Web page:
Dragonfall follows a group of shadowrunners—hired operatives earning a living by extracting protected data—on an ill-fated run. Dragonfall has turn-based combat, a decent recreation of the tabletop’s mechanics, and a complex, reactive storyline which may play out in many different ways.
A corporation creates a digital system designed to control the infrastructure of a city, while a group of hackers tries to counteract this invasion of privacy. Sound adequately cyberpunky, even if the aesthetic isn’t really there (maybe Legion will change this?).
Watch_Dogs is all about fighting against a corporation trying to extend its reach more and more into the privacy and safety of people. The methods used by the protagonists may be questionable, but hey, morality is hardly ever black-and-white in cyberpunk.
Dex is mostly a platform game, but don’t let it distract you from the fact that it has cyberpunk themes running through its veins. Developed by Dreadlocks Ltd. Dex tells the story of, well, Dex, who becomes targeted by a corporation running the Harbor Prime city for reasons you’ll be find out on your own in the game.
Platforming isn’t all you’re going to do. There’s also a bit of fighting to do (including close range kicks and punches), hacking, or lock picking. All of them are skills you can put your experience points into so as to make them more effective. There are even NPCs who would give you tasks.
Like Uplink and its ilk in years past, Hacknet is a hacking simulator, transforming your computer into a tool of fighting against the Man. You’ll learn command prompts and watch progress bars fill up as you exploit vulnerabilities and plant your own bugs.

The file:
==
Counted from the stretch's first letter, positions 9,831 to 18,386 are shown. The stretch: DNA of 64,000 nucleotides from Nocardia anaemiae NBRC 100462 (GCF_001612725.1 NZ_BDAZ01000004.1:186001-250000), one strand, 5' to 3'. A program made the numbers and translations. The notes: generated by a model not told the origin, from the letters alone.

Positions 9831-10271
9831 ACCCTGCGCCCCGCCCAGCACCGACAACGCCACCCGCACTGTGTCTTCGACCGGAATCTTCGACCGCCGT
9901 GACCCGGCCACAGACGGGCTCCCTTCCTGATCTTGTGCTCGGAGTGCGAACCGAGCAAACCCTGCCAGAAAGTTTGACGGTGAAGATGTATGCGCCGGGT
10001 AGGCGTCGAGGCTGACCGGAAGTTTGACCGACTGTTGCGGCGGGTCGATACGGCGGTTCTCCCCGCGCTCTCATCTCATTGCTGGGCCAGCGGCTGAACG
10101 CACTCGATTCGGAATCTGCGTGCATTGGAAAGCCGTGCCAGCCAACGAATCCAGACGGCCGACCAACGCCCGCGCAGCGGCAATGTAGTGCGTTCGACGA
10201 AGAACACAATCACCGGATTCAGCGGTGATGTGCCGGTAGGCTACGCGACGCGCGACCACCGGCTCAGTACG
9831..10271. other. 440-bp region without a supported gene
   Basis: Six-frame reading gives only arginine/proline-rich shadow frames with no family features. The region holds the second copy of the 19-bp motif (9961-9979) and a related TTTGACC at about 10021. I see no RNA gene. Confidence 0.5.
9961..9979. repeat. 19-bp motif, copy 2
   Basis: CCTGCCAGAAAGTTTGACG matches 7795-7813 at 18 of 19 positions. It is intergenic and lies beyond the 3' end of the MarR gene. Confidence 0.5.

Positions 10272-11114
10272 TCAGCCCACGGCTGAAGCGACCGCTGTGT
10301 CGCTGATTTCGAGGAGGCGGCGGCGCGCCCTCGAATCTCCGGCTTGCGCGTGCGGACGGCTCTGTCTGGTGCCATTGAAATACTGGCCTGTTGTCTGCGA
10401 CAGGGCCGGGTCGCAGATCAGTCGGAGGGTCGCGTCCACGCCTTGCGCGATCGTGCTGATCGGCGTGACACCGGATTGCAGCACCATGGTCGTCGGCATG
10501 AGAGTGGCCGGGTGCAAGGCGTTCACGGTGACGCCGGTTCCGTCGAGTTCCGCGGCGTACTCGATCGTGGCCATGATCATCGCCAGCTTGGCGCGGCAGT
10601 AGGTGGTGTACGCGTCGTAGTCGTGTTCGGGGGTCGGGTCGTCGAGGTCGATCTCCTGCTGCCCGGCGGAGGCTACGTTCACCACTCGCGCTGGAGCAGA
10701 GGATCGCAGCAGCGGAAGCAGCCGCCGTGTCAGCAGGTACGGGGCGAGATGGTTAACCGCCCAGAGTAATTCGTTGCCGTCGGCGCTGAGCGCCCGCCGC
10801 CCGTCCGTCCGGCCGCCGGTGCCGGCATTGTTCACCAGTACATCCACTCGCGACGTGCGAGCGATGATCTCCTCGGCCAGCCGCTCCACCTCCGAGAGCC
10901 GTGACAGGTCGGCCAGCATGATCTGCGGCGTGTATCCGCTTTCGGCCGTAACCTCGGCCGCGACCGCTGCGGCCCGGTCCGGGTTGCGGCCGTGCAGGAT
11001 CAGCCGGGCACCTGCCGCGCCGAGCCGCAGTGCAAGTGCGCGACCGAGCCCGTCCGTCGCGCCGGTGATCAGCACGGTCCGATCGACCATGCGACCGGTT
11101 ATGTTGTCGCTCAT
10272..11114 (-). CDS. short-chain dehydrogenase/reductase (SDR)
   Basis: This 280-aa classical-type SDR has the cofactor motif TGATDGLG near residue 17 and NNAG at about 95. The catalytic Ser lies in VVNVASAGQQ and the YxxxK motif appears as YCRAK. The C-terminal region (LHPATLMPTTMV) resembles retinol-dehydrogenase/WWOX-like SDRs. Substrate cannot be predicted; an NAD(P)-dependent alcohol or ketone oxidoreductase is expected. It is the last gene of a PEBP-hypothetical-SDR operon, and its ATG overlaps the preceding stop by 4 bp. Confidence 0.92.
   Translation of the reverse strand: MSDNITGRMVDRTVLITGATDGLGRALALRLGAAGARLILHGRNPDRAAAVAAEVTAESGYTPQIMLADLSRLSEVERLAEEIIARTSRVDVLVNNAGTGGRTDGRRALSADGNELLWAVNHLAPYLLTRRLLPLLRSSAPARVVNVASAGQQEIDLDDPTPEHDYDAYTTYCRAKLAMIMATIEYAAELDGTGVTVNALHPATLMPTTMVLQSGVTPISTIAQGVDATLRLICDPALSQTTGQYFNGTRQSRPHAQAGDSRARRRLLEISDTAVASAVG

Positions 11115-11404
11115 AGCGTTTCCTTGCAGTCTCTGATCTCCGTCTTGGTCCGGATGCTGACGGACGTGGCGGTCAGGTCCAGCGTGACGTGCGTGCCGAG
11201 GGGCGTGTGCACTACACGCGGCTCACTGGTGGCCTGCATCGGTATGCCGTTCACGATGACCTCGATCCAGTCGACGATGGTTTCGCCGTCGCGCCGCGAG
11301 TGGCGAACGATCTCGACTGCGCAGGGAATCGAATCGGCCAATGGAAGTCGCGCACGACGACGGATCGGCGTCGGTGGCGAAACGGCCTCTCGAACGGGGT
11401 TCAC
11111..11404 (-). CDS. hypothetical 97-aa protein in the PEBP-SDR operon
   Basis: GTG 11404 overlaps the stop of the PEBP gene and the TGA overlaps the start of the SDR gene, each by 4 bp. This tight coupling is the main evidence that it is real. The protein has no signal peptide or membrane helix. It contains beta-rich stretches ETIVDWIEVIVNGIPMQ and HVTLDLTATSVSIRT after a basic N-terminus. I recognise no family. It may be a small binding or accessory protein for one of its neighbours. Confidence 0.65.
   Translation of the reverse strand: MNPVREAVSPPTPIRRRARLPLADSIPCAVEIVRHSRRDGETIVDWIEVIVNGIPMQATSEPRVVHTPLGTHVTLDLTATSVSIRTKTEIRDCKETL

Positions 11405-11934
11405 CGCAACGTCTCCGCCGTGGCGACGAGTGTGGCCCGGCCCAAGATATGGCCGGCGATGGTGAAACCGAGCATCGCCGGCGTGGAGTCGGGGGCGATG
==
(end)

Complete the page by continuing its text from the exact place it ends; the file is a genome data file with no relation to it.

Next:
Your task, because the game is not without a story, is untangling the mysterious death of a hacker who designed an invasive security system. As the recipient of his failsafe message it falls to you to figure out what happened and decide on the future of the system.
The original Deus Ex is probably the most cyberpunk game developed to this day. With grim urban settings, corporate conspiracies, cybernetic augmentations, and transhumanist themes, the cyberpunk is strong indeed. And it continued with the prequels, too, including Mankind Divided.
DE:MD depicts the aftermath of the events of DE: Human Revolution. The tensions between them and unaugmented people are high and lead to acts of aggression. Adam Jensen, himself extensively augmented, has to navigate this landscape to expose a shadowy organisation behind recent events.
Deus Ex: Mankind Divided
Welcome to year 2084, where humanity is feebly trying to recover from a deadly disease epidemic and a war which followed it. The player controls Daniel Lazarski, a special investigator capable of hacking into people’s minds in order to extract information. As he follows up a call from his son, Daniel stumbles upon a sinister plot.
Like System Shock before it, Observer proves that a horror story is fully compatible with cyberpunk trappings and themes. Hacking into the deceased brains of deranged criminals put a strain on Daniel’s mind, and his investigation would be disturbing enough even without it.
Thus concludes our list of games like Cyberpunk 2077, or at least sharing the same genre. While Deus Ex bears probably the strongest resemblance to CDPR’s upcoming production, there are enough variations on the genre for everyone to find something to suit their needs.